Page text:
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After beginning this series with a hard look at the contemporary Church’s shortcomings, you may have expected us to proceed by outlining how the religious institution should revamp itself to more fully reflect what God desires of His Churches. Not to worry—we will get there, but as mentioned in the introduction, this project is about more than just Western Christianity. This is a vital point, because modern culture is made up of more than just those who follow Jesus. In fact, a vast majority within our society today are unsaved. So if we speak only to the Church, we are “preaching to the choir.” Furthermore, since many Christians have, in recent years, found it difficult to maintain relevance to secular culture, anything that isolates the religious institution as a topic fails to bridge the cultural and communicative gap when it comes to the world outside the Church. While we believe that God’s transformative power has the means to change the world when people look to Him for direction, we also understand that God has allowed humanity to be agents of free will. As such, when we look for answers within the four walls of the church that would apply to the troubles that pillage the world outside, we often hit a disconnect. The transformative power of God accompanies the willing heart, and society is filled with those who aren’t ready to surrender. Because of this single element, our biblical solutions are limited outside the Church or the Christian home. For the Church to become relevant to culture again, we have to understand where people are, and where they’ve come from.

In the meantime, we’re able to see fairly accurate reflections of where our society is headed when we study the media. Movies, books, television shows, and other means of storytelling outline where society has previously projected itself to be, and how we have fared along the journey. When fiction writers construct a good story, they often imagine where mankind’s depravity and technological advances will take us in the future. Then, based on their imaginings, they approximate a story they believe will be thrilling, scary, or engaging. At the time they’re written, many of these speculations seem impossible; yet, the possibilities become more realistic as the years go on. In this article, we’ll show only some of the many ways that we’re currently living the sci-fi movies our grandparents were afraid of. Likewise, we’ll reveal how dangerously close we are to living—in the not-so-distant future—the seemingly impossible entertainment that viewers take in today.

If we were to say that we’re living in a horror or sci-fi movie, most folks would probably say, “No way.” After all, such productions reach for the fantastical, while combining out-of-reach technology with an escalated and even dehumanized level of human depravity. The blend of such things, in the realm of entertainment, is what makes a great book or movie. In fact, the perfect balance of these elements is often what sets a work apart as really gripping or even downright scary. Yet, once a piece of media crosses over completely into the realm of what viewers perceive to be the impossible, it’s no longer considered “scary,” but mere “fantasy.”

For example, a criminal in a Superman movie may kill many people and terrorize a city, but viewers—many of them children—never really experience fear. In fact, many moviegoers leave the theaters with smiles and laughter; they never believed they were in any kind of real danger. On the other hand, those who take in a movie about a calculated serial killer often watch with intense facial expressions, sitting at the edge of the seat and even jumping at sudden, unexpected encounters with the antagonist. As these patrons exit the theater, they’re often wide-eyed, discussing unforeseen plot-twists or the fearsome depravity of the murderer. Additionally, we would wager no small children will be seen exiting that particular film, even though far fewer deaths appear in the movie about the serial killer than in the superhero flick.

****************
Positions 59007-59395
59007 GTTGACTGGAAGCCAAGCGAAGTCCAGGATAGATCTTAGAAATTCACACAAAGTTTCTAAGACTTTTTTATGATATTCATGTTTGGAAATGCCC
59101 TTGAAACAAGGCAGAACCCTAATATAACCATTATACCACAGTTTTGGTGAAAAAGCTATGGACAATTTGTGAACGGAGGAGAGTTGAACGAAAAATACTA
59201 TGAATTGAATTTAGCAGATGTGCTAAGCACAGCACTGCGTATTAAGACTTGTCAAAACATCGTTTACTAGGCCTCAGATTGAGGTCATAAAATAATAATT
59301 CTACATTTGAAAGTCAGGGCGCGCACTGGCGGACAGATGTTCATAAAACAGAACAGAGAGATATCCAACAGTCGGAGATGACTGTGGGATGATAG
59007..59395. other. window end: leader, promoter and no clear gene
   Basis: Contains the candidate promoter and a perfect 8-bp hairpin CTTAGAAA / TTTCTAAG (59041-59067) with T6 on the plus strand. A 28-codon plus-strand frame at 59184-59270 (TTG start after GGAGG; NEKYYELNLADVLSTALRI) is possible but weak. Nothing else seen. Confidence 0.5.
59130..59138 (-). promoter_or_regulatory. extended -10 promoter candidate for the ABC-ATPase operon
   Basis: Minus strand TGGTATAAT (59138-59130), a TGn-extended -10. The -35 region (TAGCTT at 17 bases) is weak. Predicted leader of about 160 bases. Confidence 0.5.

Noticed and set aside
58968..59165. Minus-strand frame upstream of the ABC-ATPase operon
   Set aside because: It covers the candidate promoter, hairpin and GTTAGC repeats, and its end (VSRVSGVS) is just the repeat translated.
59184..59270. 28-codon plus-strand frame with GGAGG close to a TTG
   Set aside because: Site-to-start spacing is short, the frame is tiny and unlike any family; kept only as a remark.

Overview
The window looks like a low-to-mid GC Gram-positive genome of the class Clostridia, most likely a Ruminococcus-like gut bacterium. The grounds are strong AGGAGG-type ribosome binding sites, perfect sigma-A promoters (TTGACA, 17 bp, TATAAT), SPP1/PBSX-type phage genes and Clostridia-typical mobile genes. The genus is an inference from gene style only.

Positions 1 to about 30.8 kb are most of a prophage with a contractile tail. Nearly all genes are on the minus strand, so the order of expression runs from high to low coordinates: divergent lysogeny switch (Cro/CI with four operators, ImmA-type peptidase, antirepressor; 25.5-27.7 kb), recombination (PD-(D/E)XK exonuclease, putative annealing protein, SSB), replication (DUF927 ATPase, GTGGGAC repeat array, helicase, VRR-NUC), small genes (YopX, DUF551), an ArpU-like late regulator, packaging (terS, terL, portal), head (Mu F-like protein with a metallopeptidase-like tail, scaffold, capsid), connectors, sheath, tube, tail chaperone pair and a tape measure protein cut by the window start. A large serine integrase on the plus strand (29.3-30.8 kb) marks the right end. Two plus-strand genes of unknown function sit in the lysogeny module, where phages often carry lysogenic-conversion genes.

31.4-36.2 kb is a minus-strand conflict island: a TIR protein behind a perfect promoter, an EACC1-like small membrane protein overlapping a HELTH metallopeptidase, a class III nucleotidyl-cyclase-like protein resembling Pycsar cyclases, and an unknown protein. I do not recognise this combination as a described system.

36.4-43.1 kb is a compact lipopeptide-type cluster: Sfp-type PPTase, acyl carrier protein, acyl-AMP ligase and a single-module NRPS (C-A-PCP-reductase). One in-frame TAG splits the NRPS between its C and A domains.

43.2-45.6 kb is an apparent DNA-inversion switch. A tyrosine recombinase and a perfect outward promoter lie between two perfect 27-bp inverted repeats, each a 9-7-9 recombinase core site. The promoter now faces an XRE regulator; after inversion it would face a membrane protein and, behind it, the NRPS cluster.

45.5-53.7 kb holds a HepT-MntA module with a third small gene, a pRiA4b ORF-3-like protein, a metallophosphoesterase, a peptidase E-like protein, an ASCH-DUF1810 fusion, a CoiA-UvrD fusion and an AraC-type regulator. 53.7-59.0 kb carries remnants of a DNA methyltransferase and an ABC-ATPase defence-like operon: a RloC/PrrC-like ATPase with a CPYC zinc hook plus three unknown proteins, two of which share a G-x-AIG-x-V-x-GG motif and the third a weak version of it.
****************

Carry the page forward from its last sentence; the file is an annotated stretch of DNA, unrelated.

What, then, is the difference between these two types of movies? It’s the notion of fantasy vs. reality: the possible vs. the impossible. Anyone watching a Superman movie feels secure in knowing that they won’t ever see a day when a boy from another planet possessing special powers, including that of flight, will land on earth and fight global terrorists. They can explain to their children that the characters are a product of mere make-believe. On the other hand, serial killers do exist, and they have terrorized populations before. These individuals are real people, whose maladaptive minds are the places where real nightmares are made—and few is the number of parents who would expose their kids to such brutal reality (even on the big screen). There is nothing pretend about it. It is a completely possible scenario, which is why such films cross the line from exhilarating into scary.

When viewers walk away from a production saying “that would never happen,” they usually report their experience in terms of whether or not they were entertained: “That was fun!” “An enjoyable movie, highly recommended!” When they’ve experienced a sense of threat, however, reports tend to be more emotional: “That was scary!” “I’m so freaked out right now!” They may even describe a physiological response: “I screamed when [insert frightening event here] happened” or “I was on the edge of my seat!”

Often, as mentioned previously, what makes such productions successful is the perceivable balance between the real and the possible. Truly successful sci-fi, thriller, and horror works take the audience to the height of suspense and fear by borrowing realistic notions from the real world, then launching them into the realm of what is barely speculative. For example, a film might portray something that could happen, then leave viewers with the exhilaration and relief that accompanies the return to the “safety” of the real world. The fear lingers beyond the close of the film, residually, based on how close to actuality a portrayed scenario comes. In a nutshell, the audience’s response is determined by the thrill of fright incited by events that could potentially happen, while enjoying the security of knowing that cinematic events aren’t currently occurring. While some productions and series such as Star Wars or Superman succeed on the mere fantastical and gather generations of loyal followers, others draw crowds who are titillated by the knowledge that the fearsome events on the screen aren’t completely out of the question in real life. In these cases, there are often only two elements that bar the storyline from creeping into our daily reality: the advancement of technology and/or the depravity of mankind.